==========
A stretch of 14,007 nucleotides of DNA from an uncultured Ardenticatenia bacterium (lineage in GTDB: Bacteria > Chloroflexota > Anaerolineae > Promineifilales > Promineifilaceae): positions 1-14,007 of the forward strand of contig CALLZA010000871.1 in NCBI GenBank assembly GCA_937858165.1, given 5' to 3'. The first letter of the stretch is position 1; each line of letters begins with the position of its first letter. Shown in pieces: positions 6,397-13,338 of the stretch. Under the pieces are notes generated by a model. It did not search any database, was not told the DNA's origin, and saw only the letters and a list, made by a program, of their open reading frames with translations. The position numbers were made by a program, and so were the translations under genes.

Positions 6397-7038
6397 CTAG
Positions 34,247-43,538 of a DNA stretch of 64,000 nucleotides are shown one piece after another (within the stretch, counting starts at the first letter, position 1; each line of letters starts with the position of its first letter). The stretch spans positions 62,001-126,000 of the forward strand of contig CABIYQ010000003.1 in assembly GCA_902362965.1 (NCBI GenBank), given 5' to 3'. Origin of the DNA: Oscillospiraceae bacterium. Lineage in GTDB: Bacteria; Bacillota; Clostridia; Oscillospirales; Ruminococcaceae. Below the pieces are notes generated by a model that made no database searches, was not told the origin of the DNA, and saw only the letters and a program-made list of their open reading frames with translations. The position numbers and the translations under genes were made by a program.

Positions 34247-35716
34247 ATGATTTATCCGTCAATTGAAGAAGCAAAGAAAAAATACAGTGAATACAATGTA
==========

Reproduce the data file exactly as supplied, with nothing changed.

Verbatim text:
A stretch of 14,007 nucleotides of DNA from an uncultured Ardenticatenia bacterium (lineage in GTDB: Bacteria > Chloroflexota > Anaerolineae > Promineifilales > Promineifilaceae): positions 1-14,007 of the forward strand of contig CALLZA010000871.1 in NCBI GenBank assembly GCA_937858165.1, given 5' to 3'. The first letter of the stretch is position 1; each line of letters begins with the position of its first letter. Shown in pieces: positions 6,397-13,338 of the stretch. Under the pieces are notes generated by a model. It did not search any database, was not told the DNA's origin, and saw only the letters and a list, made by a program, of their open reading frames with translations. The position numbers were made by a program, and so were the translations under genes.

Positions 6397-7038
6397 CTAG
Positions 34,247-43,538 of a DNA stretch of 64,000 nucleotides are shown one piece after another (within the stretch, counting starts at the first letter, position 1; each line of letters starts with the position of its first letter). The stretch spans positions 62,001-126,000 of the forward strand of contig CABIYQ010000003.1 in assembly GCA_902362965.1 (NCBI GenBank), given 5' to 3'. Origin of the DNA: Oscillospiraceae bacterium. Lineage in GTDB: Bacteria; Bacillota; Clostridia; Oscillospirales; Ruminococcaceae. Below the pieces are notes generated by a model that made no database searches, was not told the origin of the DNA, and saw only the letters and a program-made list of their open reading frames with translations. The position numbers and the translations under genes were made by a program.

Positions 34247-35716
34247 ATGATTTATCCGTCAATTGAAGAAGCAAAGAAAAAATACAGTGAATACAATGTA